2019 年 13 巻 1 号 p. A0107-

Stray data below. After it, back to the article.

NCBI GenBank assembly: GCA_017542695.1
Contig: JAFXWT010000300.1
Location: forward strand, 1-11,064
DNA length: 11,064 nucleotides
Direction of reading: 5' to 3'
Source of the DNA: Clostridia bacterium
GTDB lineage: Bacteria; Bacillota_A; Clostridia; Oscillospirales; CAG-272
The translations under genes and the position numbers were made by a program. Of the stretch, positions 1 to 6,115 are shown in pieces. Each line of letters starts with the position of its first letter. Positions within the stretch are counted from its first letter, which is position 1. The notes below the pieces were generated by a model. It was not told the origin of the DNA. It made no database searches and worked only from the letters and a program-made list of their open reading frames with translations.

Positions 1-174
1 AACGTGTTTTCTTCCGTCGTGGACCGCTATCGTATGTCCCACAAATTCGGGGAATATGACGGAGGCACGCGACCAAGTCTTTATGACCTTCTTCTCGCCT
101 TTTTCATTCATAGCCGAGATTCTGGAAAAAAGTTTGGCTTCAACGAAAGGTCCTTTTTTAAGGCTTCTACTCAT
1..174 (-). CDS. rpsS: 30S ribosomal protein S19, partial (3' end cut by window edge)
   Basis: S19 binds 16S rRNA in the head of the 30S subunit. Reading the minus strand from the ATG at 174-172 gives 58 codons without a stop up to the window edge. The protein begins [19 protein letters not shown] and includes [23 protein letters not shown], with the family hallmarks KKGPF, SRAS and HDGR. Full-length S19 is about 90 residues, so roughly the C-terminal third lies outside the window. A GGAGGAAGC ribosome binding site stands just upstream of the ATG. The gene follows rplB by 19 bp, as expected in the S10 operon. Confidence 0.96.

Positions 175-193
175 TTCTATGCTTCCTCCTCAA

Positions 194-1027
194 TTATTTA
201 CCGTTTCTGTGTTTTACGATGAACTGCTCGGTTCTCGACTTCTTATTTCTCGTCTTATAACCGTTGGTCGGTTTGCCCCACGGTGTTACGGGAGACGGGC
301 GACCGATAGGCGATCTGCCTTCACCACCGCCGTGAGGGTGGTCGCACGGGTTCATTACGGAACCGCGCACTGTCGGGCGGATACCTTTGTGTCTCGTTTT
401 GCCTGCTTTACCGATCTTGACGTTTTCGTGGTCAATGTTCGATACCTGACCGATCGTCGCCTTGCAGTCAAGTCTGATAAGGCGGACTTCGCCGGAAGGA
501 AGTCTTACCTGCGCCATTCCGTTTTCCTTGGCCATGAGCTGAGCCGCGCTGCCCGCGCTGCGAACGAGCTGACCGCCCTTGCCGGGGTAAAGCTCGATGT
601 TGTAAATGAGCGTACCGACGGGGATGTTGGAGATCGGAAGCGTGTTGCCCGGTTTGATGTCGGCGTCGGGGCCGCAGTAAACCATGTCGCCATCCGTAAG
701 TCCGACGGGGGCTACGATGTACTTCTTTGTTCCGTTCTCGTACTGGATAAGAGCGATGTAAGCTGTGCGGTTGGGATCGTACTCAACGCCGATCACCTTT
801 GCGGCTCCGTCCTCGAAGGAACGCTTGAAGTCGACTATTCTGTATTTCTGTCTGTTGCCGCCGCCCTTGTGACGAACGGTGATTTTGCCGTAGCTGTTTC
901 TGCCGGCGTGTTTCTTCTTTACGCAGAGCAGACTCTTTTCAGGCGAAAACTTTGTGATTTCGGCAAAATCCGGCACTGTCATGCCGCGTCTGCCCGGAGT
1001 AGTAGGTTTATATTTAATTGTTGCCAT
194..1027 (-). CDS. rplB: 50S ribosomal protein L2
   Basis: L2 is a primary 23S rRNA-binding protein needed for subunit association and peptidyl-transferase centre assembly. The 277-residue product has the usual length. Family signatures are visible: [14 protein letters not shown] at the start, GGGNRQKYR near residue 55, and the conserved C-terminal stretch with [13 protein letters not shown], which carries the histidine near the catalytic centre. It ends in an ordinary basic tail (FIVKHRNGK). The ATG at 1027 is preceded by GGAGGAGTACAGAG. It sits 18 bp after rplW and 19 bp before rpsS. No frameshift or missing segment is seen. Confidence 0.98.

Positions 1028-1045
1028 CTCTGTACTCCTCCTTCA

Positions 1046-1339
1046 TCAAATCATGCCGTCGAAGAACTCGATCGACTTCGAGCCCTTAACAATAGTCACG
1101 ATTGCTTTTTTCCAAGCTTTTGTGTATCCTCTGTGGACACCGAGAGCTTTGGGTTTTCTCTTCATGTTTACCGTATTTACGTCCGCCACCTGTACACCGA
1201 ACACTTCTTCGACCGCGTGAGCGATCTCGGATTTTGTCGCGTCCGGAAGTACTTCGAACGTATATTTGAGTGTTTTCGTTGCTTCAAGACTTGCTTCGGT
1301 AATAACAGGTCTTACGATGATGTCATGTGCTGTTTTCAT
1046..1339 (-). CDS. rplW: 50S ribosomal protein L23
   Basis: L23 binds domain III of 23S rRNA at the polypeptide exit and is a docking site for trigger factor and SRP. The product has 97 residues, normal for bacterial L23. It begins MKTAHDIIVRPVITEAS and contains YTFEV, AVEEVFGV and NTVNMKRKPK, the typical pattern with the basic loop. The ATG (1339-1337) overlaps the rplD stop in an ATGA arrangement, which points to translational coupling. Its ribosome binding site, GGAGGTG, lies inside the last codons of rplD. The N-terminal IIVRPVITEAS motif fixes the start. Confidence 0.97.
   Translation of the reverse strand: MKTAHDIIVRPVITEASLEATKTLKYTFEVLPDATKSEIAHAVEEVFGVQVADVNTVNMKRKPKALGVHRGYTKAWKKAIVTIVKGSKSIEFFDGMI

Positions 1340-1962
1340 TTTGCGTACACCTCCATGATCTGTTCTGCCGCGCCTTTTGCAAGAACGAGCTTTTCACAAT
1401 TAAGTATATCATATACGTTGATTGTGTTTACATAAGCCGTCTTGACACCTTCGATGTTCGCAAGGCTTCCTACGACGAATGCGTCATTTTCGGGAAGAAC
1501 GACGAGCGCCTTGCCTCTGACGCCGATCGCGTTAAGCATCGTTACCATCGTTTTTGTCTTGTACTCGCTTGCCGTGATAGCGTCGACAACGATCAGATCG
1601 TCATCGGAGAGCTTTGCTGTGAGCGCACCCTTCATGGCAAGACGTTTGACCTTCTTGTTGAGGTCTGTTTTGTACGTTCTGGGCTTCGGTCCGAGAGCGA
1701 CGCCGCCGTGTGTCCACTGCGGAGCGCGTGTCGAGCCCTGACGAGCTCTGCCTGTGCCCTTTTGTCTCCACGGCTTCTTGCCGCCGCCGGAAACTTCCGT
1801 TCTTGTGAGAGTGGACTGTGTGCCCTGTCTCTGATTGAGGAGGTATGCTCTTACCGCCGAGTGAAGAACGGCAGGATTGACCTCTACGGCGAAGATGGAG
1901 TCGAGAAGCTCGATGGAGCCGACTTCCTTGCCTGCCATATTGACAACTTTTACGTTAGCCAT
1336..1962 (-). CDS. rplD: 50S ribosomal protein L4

Metal surfaces are a playground for heterogeneous reactions including catalysis and electrochemistry. They also serve as a template for thin film growth and an electrode in various devices. Thus, metal surfaces are important in both fundamental and applied sciences. This review presents two topics regarding the structure and dynamics of adsorbates on metal surfaces probed with sum frequency generation (SFG) spectroscopy. First, the directional orientation of water molecules in the ice crystalline thin film grown on a Pt(111) surface is described. Heterodyne detection of SFG makes it possible to determine the direction of water at the metal surface: they are preferentially oriented such that one of hydrogen atoms is directed toward the metal surface. This directional configuration propagates in the bulk of ice crystalline film through hydrogen bond network. Second, the ultrafast dynamics in the early stage of photo-stimulated desorption of CO on Cu(100) is described. Here the heterodyne detection of SFG is employed in pump-and-probe measurements. The phase and amplitude of SFG optical field obtained with this method are used for retrieving the perturbed free induction decay of CO stretch vibration polarization. This allows us to probe adsorbate dynamics leading to desorption induced by irradiation of an intense pump pulse. The ultrafast dynamics of adsorbates are the manifestation of coupling between hot electrons in metal and frustrated motions of CO at the surface, which provide a clue for understanding nonadiabatic processes accompanying adsorbate motions, which are ubiquitous in metal and at its surface.